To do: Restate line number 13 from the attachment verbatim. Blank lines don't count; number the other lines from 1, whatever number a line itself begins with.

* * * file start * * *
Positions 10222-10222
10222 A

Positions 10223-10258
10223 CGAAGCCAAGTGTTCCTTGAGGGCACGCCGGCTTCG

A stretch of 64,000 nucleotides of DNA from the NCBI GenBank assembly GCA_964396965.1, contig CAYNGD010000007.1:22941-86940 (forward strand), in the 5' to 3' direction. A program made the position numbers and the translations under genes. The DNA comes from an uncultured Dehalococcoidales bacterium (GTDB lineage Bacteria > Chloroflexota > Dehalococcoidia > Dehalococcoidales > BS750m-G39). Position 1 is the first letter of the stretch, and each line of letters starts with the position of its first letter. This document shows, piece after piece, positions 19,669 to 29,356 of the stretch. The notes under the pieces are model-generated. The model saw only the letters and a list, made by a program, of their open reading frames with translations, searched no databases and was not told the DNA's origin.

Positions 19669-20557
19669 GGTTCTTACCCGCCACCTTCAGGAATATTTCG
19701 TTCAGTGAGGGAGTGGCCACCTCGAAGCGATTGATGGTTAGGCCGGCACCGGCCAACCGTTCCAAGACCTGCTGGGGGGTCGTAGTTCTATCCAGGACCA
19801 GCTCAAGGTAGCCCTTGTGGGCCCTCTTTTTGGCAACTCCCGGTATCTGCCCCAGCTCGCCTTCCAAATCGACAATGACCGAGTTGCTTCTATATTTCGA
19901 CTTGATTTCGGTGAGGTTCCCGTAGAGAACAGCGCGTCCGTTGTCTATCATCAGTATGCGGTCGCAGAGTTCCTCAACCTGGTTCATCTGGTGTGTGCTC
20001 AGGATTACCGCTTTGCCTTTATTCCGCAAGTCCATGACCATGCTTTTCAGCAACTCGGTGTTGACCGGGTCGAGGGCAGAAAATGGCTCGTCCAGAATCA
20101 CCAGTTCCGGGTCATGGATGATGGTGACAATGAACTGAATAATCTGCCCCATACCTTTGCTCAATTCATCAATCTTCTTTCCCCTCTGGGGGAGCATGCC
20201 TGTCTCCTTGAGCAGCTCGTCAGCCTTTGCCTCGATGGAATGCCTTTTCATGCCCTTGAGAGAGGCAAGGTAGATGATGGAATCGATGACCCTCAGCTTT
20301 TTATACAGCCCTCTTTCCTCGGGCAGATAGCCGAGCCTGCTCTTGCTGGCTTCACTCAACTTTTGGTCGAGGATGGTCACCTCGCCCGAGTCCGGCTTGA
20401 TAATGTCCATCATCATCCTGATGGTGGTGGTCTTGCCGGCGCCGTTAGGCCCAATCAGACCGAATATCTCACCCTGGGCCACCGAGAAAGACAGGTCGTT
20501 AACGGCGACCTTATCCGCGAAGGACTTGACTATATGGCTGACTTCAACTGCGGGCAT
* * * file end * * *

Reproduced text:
20201 TGTCTCCTTGAGCAGCTCGTCAGCCTTTGCCTCGATGGAATGCCTTTTCATGCCCTTGAGAGAGGCAAGGTAGATGATGGAATCGATGACCCTCAGCTTT